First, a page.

Chart 8 – Monthly AGG with 6/10 Moving Averages
AGG lost 1.15% in February. AGG is in bearish alignment and the distance between the two moving averages is widening. AGG also closed outside of the green box which contained its recent trading range. All of that is bearish. On the optimistic side of things, AGG may have found support at the $109 level which is the lower green line which previously acted as resistance. That level may now be support.
Chart 9 – Monthly AGG:SPY Relative Strength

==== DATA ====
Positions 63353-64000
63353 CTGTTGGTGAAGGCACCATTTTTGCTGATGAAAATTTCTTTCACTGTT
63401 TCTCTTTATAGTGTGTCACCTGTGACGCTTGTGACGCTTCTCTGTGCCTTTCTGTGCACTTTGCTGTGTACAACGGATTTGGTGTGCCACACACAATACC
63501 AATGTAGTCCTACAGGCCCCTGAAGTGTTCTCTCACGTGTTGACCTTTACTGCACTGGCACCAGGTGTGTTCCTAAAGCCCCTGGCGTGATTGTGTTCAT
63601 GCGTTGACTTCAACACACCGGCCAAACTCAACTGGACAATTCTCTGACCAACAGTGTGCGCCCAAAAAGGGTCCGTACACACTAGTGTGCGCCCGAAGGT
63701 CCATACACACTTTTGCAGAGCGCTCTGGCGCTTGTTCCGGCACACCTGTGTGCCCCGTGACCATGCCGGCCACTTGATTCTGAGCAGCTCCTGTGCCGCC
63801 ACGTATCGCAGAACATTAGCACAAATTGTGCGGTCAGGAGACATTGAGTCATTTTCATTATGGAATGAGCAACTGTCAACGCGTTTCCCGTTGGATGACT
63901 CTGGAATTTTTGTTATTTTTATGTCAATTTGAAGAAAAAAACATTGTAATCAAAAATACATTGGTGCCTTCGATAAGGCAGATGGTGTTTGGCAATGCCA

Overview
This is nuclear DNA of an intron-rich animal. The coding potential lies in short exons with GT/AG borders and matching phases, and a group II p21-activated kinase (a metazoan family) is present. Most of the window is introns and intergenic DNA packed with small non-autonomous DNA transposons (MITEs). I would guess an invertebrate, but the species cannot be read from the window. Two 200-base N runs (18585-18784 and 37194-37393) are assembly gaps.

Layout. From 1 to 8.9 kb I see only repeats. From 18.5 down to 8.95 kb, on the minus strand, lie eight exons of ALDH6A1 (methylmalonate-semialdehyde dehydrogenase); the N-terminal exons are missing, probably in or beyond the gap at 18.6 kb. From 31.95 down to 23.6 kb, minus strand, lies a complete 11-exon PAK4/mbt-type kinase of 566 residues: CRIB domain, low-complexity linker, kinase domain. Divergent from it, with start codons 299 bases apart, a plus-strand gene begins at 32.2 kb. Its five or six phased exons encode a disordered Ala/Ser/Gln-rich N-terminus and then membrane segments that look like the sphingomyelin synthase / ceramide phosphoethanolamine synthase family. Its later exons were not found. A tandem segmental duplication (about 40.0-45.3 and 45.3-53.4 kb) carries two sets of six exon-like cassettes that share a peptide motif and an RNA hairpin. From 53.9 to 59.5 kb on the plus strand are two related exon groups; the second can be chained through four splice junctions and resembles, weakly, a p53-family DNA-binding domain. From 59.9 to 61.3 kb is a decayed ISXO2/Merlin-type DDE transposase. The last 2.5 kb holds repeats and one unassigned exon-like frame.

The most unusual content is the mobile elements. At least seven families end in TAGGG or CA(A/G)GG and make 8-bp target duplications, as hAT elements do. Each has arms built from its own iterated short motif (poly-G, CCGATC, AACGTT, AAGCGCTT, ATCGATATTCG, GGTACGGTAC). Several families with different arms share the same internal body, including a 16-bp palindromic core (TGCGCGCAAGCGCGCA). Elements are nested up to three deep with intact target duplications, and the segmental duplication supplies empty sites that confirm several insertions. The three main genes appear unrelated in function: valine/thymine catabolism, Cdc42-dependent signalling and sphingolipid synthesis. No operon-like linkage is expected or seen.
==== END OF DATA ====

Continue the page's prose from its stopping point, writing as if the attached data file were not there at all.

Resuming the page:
The AGG:SPY ratio in Chart 9 did gain 1.86% as AGG outperformed SPY for the second month in a row. The ratio remains in bearish alignment. There is no reason for investors to favor bonds over stocks currently.
In summary, every ETF that I follow for my retirement account, except IWM, declined in February. Every ETF I follow, except SPY, closed below its 10 month EMA. Being below the 10 month is bearish. SPY remains resilient however. I still contend that SPY remains the best place to put my money. Over the last several months it has performed better than the other ETFs mentioned in this article. We are still in the best season of the year to make money. I will maintain my 100% allocation to SPY due to its dominant performance compared to AGG, EFA, and IWM. The SPY trend is still bullish, so I will continue to follow the trend.